Grading Rubric

Grading Rubric

This document describes the criteria that are used to evaluate all LabVIEW programming projects in WKU PHYS 318.  These guidelines are loosely modeled upon the National Instruments Certified LabVIEW Developer (CLD) Exam Evaluation Criteria.

All programming assignments will be worth a total of 100 points broken down according to:

  • Functionality [50%] – Does the VI perform as expected?
  • Programming Style [30%] – Are acceptable style guidelines followed?
  • Documentation [20%] – Is the program well documented?

Functionality [50%]

  • All project VIs should compile properly when opened [no broken run arrows].
  • The project should properly perform the requirements listed in the assignment specifications.
  • The VI should respond to user inputs in a reasonable time limit (100 ms).
  • No VIs or subVIs should use 100% of CPU time.
  • File I/O should be implemented correctly.
  • The application should handle errors gracefully.

Programming Style [30%]

  • The application should be organized in a LabVIEW Project with all files pertaining to the project together in one appropriately titled folder.
  • The top level VI should be easily identifiable the the project is opened.
  • SubVIs should be grouped together according to function in appropriately labeled auto-populating folders within the project.
  • Control type definitions should be grouped in appropriately labeled auto-populating folders within the project.
  • The application should follow accepted LabVIEW development guidelines.
  • VIs should be:
    • Readable.
    • Constructed for scalability.
    • Easily maintainable.
    • Not overly complex.
    • Hierarchical.
  • VIs and subVIs should follow LabVIEW frameworks/design patterns.
  • Use state machine architecture for top-level VIs when appropriate.
  • Repeated code should be in SubVIs.
  • Type-defined enumerated controls should be used to define program states.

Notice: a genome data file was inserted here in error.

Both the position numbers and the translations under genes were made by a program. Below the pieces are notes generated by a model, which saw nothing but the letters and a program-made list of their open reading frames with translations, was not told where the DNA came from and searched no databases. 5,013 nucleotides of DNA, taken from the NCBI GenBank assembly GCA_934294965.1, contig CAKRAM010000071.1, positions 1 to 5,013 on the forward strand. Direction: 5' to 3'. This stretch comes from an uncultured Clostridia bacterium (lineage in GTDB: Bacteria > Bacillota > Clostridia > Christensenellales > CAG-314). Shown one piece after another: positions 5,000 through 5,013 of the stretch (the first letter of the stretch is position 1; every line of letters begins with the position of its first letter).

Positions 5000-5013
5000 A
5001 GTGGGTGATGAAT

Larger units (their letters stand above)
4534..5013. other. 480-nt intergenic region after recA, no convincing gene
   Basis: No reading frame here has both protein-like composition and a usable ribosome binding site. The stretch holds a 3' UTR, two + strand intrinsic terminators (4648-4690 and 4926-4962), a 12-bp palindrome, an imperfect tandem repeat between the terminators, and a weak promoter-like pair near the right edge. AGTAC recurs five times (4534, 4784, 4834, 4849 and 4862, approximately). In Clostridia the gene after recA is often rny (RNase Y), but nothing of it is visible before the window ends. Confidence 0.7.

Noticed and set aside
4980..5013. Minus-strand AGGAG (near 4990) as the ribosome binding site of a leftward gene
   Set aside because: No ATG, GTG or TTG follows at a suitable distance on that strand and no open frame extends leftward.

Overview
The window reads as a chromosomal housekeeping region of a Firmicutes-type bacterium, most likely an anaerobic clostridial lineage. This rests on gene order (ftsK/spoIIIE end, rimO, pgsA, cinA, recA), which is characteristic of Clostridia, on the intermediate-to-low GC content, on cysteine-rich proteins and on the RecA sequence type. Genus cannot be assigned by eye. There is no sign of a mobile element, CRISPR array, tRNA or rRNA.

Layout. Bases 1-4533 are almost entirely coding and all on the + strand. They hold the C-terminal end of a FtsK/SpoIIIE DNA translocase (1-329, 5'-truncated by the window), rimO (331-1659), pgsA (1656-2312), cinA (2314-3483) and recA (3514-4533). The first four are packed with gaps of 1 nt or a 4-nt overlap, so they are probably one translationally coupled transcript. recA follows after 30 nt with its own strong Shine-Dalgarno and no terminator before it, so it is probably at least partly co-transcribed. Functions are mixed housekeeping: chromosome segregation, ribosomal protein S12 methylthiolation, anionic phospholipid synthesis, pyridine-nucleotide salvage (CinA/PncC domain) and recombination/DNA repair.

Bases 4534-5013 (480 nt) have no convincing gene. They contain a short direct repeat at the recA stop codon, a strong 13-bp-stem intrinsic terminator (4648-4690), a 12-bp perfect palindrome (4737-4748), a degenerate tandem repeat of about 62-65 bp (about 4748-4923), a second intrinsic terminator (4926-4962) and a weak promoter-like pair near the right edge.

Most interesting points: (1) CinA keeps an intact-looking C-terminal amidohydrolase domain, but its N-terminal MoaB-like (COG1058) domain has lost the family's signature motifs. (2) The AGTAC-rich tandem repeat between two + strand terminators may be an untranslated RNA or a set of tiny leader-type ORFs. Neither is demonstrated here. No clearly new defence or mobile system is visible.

• Avoid the use of unnecessary temporary variables.
  • Use appropriate data types, ranges, and format/precision for front panel controls.
  • Group data in appropriate data structures: arrays or clusters.
  • Avoid the use of deeply nested structures.
  • Minimize the use of sequence structures except for initialization or cleanup.
  • Minimize the use local and global variables.
    • Local variables can be used to initialize controls.
    • Global variables must be protected to avoid race conditions.
  • Front panels and block diagrams should be laid out in a structured and organized fashion.
  • Avoid cramming block diagrams into small spaces.
  • Avoid unnecessary bends in wires.
  • Avoid overlapping objects or wires.
  • Avoid having wires running under structures or structure borders.
  • Always wire the error terminals on subVIs.
  • Always close references appropriately.
  • Optimize VIs for memory and performance.

Documentation [20%]

  • All VIs should be documented through File»VI Properties.
  • Wires that flow through structures from shift registers should be documented with appropriate labels.
  • The functionality of the VI should be documented at the block diagram level, and the nested structure level.
  • Front panel controls and indicators should have descriptive names.
  • VIs should have descriptive icons.
  • Non obvious constants should be documented.
  • Front panel controls should be documented and have associated tip strips.
  • Top-level VI should not have the default icon.
  • SubVIs should have consistent icon design.
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